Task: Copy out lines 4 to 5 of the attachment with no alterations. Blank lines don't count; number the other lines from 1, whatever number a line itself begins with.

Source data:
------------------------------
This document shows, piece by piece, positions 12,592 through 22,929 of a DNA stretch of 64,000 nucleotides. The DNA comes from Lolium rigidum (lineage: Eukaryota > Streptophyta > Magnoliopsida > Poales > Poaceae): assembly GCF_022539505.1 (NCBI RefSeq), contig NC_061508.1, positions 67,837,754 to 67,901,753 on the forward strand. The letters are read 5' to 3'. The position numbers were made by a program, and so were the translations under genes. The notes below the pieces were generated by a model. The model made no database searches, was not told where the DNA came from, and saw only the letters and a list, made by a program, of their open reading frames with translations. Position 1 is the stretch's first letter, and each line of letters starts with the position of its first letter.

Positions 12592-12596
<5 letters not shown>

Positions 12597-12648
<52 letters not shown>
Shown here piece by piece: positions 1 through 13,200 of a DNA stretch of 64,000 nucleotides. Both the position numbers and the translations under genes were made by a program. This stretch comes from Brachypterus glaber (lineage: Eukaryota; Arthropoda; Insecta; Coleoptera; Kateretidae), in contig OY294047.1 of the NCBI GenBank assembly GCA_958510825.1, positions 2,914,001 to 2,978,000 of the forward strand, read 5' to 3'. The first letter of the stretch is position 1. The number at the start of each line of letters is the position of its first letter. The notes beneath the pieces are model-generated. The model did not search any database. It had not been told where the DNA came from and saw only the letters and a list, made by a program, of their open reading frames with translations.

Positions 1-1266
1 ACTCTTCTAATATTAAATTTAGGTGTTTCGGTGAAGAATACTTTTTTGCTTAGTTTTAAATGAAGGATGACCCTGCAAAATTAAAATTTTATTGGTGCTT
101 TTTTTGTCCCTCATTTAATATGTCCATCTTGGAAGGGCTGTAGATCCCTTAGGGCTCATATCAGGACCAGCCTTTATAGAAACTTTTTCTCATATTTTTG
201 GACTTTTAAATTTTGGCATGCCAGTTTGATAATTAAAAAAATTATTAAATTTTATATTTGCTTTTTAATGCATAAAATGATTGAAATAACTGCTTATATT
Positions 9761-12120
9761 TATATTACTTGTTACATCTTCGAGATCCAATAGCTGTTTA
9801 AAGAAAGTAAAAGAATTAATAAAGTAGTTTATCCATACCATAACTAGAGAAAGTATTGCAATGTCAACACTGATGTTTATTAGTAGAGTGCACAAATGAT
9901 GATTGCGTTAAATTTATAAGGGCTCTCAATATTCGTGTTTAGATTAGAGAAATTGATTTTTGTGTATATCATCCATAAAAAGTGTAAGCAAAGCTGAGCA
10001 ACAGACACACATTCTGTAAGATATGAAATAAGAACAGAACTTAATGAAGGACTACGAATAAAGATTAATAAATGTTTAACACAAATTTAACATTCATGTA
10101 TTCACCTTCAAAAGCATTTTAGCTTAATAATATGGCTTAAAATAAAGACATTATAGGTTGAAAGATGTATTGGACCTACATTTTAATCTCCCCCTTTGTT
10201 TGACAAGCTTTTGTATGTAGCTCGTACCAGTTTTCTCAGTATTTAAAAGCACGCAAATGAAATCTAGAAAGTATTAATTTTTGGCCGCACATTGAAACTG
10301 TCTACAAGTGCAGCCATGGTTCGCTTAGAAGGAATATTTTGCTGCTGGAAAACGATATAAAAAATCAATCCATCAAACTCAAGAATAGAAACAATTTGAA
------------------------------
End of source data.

Positions 12597-12648
<52 letters not shown>